During yesterday’s hearing on the nomination of Kristen Clarke to head the Justice Department’s Civil Rights Division, the nominee was asked about an article she wrote while a student at Harvard. In that article, Clarke argued that Blacks are superior to Whites in numerous respects. We discussed Clarke’s racist claim here.
Clarke told Senators that the article was satire. But, as David Harsanyi points out, there is no evidence to support this claim.
In fact, all contemporary evidence is to the contrary. Around the same time she published her racist article, Clarke invited a rabid anti-Semite, Tony Martin, to speak at Harvard.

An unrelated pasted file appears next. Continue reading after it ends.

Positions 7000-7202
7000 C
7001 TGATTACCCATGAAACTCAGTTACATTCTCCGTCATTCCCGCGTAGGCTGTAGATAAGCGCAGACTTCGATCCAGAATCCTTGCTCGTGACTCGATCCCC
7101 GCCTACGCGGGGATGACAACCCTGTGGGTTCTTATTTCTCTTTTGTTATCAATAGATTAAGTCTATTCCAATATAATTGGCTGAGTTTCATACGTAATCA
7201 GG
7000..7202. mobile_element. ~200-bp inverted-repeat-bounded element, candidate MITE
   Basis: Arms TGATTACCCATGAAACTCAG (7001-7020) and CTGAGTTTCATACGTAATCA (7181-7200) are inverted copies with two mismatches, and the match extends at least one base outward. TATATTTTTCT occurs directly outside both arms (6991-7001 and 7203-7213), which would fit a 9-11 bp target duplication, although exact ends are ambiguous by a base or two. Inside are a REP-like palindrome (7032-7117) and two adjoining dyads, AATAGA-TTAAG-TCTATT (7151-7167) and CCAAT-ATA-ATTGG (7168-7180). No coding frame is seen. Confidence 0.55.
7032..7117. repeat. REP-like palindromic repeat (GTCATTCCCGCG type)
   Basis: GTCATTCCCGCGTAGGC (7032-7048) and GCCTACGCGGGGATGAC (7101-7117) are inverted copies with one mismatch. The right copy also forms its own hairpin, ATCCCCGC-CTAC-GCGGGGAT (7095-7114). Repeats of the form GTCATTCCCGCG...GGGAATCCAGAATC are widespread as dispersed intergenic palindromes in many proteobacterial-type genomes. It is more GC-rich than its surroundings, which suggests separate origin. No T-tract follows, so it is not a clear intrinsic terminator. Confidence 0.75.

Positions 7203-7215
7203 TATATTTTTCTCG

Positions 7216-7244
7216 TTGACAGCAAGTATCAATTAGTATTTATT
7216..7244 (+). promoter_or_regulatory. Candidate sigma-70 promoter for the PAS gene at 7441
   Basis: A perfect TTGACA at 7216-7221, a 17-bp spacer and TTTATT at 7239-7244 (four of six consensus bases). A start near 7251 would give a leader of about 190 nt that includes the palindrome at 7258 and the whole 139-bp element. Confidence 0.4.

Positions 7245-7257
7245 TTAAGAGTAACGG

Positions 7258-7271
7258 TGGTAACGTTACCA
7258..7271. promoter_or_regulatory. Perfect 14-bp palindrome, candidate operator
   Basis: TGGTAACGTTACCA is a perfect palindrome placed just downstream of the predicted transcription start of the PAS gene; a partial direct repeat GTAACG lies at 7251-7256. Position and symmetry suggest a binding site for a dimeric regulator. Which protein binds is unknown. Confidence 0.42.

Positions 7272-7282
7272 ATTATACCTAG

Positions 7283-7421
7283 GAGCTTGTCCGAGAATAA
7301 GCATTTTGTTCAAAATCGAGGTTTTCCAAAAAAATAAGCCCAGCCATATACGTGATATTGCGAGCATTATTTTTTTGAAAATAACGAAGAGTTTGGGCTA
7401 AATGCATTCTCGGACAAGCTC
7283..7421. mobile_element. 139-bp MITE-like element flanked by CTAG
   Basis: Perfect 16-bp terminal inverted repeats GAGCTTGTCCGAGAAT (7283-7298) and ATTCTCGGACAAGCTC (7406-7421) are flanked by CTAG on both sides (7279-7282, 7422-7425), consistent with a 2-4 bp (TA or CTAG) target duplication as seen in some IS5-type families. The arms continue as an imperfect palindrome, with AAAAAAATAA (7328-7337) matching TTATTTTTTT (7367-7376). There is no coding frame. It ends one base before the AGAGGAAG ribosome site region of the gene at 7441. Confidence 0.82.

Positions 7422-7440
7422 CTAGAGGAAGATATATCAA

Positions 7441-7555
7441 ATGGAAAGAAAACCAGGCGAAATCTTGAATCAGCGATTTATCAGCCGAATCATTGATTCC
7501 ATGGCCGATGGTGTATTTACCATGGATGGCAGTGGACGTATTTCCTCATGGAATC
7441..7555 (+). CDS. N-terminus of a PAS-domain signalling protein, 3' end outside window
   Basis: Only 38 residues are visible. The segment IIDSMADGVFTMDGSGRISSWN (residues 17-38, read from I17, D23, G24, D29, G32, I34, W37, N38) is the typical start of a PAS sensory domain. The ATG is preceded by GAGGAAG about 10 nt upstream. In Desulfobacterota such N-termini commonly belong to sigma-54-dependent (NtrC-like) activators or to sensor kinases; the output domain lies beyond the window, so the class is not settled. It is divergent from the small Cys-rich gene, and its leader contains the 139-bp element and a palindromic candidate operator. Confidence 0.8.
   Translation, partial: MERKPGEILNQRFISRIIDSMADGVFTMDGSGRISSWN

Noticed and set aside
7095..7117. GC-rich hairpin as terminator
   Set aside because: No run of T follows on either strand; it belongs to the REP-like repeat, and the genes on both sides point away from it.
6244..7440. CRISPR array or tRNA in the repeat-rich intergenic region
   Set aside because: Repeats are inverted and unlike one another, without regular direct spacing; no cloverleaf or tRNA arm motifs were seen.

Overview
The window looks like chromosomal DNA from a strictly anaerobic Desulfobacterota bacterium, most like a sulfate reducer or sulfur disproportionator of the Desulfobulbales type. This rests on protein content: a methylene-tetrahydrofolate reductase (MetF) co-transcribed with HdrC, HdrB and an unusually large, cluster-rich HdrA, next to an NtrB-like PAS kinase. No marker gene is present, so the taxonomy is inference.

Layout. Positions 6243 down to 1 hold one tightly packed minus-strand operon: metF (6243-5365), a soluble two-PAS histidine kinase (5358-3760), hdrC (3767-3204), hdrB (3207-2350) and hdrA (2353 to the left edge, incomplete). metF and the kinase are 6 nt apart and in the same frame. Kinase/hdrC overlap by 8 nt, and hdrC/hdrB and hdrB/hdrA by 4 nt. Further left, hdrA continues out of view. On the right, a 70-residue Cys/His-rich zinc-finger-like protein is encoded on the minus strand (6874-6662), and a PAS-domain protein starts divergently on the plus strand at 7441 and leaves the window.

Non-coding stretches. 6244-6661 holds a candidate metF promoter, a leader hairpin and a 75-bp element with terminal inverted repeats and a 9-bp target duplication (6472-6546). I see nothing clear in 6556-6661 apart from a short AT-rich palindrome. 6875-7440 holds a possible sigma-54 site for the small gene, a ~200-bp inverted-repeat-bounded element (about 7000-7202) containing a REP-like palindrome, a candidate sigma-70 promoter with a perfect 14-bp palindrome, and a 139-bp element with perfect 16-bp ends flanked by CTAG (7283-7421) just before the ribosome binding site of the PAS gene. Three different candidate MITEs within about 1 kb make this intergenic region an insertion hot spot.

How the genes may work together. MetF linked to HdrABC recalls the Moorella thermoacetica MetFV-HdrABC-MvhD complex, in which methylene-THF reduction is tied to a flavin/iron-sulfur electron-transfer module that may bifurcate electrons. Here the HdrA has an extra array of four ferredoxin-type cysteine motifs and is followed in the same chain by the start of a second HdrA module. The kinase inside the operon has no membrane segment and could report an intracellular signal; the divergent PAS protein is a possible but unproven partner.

Harsanyi points out that the anti-Semite in question held some of the pseudo-scientific anti-White views Clarke peddled in her article — views that had currency among Black campus radicals at the time. If Clarke had presented these views as satire — to hold them up to ridicule — she would not have invited a blatant racist who promoted them to speak at Harvard and then praised him.
Furthermore, Clarke declined opportunities to say that her article was satire. Staffers at the Harvard Crimson, in which Clarke published her piece, denounced it and demanded a retraction. They noted, correctly, that there isn’t a hint of irony in her article.
Clarke never responded that the article was an attempt at humor. Clearly, it wasn’t.
At least Clarke was being honest back then. Yesterday, she was dishonest — and not just about her racist article.
Her unwillingness to tell the Senators the truth under oath is reason enough not to confirm her.